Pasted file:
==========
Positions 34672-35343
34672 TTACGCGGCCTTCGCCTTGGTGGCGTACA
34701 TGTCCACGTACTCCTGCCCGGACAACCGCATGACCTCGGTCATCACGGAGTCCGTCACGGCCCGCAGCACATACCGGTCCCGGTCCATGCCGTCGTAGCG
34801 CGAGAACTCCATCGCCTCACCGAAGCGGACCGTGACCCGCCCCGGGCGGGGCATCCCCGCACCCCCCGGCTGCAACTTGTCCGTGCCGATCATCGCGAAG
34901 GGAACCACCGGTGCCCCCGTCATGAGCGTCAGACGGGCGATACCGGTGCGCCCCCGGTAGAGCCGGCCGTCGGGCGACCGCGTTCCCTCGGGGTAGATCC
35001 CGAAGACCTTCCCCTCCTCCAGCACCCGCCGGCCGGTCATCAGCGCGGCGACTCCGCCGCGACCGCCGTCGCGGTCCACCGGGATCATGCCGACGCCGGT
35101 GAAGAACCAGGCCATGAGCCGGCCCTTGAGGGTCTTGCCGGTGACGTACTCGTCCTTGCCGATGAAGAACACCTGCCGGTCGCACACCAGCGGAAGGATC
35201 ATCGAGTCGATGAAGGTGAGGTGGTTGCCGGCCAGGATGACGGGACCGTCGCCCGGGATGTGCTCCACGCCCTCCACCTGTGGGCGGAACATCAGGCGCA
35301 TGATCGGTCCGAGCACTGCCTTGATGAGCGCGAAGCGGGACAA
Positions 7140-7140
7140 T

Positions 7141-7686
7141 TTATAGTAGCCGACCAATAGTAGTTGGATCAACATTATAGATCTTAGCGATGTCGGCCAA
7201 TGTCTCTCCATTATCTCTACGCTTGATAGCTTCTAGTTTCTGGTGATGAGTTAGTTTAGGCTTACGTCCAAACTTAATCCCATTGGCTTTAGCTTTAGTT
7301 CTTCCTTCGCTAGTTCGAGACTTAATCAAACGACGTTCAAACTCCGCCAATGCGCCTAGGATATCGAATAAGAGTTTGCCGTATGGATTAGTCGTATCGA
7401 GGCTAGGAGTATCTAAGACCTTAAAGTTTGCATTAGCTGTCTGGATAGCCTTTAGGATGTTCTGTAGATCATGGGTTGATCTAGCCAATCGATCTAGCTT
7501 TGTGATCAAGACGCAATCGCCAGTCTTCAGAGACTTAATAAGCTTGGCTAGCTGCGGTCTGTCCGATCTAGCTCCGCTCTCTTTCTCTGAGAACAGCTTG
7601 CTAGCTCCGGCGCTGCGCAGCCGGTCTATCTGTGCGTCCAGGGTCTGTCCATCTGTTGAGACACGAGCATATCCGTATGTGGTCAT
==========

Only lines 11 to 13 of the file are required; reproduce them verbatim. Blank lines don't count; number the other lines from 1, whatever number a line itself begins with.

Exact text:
7140 T

Positions 7141-7686
7141 TTATAGTAGCCGACCAATAGTAGTTGGATCAACATTATAGATCTTAGCGATGTCGGCCAA